'It's encouraging to see businesses and educators working together;' fun, too

[caption id="attachment_10828" align="alignleft" width="360" caption="Medtronic CardioVascular operations director Don Chigazola leads an SSU operations management class onsite in a Medtronic training room."][/caption]

ROHNERT PARK - Students at Sonoma State University's School of Business are trying out a new way of learning operations management by attending classes onsite at local companies.

The four-week experimental class is the brainchild of Jim Robison, who took up teaching after a long business career  and believes students can learn as much from inside a company as in the classroom.

"I was arranging one or two tours a semester for my operations management classes, but the logistics of getting the students from the university to a company site were difficult. I thought, why not hold the class onsite and really dig into the day-to-day operations," he said.

But the one-company approach wasn't very practical he found, so Dr. Robison approached a number of  local businesses and came up with a model that exposed students to a variety of different operations while they received their basic instruction at a different location each week.

For example, students met at Agilent Technologies for four days, exploring up to three other companies in the vicinity and then returning to the telecommunications equipment company's training rooms each morning.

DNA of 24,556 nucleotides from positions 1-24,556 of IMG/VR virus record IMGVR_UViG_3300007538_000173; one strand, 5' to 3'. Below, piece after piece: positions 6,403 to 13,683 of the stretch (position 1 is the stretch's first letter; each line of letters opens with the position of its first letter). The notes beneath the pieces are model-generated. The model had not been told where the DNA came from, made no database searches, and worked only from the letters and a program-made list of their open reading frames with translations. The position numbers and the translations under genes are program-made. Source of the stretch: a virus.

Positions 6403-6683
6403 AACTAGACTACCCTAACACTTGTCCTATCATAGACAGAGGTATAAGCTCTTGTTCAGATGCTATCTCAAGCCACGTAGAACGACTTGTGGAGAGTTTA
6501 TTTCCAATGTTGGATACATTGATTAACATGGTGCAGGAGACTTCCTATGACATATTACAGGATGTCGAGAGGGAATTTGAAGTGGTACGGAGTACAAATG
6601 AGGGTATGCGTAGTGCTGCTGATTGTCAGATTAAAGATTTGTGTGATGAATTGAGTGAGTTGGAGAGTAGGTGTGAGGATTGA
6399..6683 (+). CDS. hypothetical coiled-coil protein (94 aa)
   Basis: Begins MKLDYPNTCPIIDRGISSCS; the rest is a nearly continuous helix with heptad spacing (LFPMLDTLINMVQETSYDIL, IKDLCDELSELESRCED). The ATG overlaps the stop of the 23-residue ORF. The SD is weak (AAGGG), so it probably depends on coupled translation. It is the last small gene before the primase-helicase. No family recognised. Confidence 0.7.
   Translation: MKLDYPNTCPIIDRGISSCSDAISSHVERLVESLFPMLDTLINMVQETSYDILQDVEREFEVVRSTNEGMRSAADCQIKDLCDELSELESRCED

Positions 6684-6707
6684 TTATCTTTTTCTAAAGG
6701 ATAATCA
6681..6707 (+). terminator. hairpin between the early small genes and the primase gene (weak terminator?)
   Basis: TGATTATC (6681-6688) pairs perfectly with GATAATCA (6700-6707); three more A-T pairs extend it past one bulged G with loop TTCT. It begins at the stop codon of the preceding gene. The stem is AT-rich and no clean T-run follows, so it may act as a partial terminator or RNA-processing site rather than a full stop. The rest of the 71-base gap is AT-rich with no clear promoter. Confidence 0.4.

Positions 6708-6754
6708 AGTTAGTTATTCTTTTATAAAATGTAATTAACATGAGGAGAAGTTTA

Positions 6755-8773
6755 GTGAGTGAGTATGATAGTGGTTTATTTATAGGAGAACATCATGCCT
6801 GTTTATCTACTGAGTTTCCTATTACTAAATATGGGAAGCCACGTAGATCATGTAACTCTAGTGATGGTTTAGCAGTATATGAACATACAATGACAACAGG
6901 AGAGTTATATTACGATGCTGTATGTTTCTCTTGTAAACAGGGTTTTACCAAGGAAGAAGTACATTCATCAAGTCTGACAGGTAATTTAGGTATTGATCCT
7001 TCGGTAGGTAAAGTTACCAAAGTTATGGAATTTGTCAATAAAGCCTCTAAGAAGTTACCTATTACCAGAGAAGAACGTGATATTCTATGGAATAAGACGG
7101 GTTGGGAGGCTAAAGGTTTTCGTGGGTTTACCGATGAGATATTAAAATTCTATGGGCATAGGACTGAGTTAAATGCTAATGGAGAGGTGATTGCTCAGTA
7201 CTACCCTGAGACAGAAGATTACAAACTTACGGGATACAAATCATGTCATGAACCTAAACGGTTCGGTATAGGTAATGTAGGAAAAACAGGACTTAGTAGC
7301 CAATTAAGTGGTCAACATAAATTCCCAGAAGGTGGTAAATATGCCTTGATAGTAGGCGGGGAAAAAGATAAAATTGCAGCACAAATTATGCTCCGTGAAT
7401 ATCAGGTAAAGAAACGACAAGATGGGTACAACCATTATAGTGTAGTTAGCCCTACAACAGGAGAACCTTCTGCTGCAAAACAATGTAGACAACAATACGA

Agilent has a state-of-the art conference room, but Dr. Robison found the smaller training rooms effective.

"If you put a group of students in a large room, they all gravitate toward the back rows. Training rooms and small conference rooms are perfect," he said.

He was surprised by the enthusiasm of the companies he approached with the idea. Host companies were happy to supply a lecturer, followed by a tour that illustrated the principles discussed.

At Medtronic CardioVascular, operations director Don Chigazola talked about statistical process control and then showed it to the students in practice.

According to SSU School of Business Dean Bill Silver, getting students out into the field is critical to their employability.

"Graduates of 2009 and 2010 will encounter employers who expect them to be 'combat ready,' so to speak, to contribute immediately," Dr. Silver said.

"Their exposure to a cross section of local companies develops the students' benchmarking skills and also gives us an opportunity to reach out to the business community."

Parker Compumotor and La Tortilla Factory also hosted the group for a week. Companies toured included Lemo USA Inc., Arcturus Marine Systems, GPM, Korbel Distributions Center, SMC Stoesser, Filtration Group, Amy's Kitchen, Zap Motors and State Farm Insurance. Jim Keegan of commercial real estate brokerage Keegan & Coppin Inc. guest-lectured about company site location.

Asked for feedback, students commented on the value of learning terminology in class and then actually hearing it used by workers.

"The thing that really surprised me was all these companies being in a town I've lived in my whole life," said Lindsey Wolfe, a senior who loved "seeing the behind-the-scenes process of how everything gets to me, the consumer."

According to Agilent spokesman Jeff Weber, his company was delighted to foster a connection between coursework and careers. Employees benefited by sharing their knowledge, he said.

"The students had great questions. And given the current budget problems in the state, it's encouraging to see businesses and educators working together to meet the needs of students and produce a qualified graduating work force. Besides, it was fun," said Mr. Weber.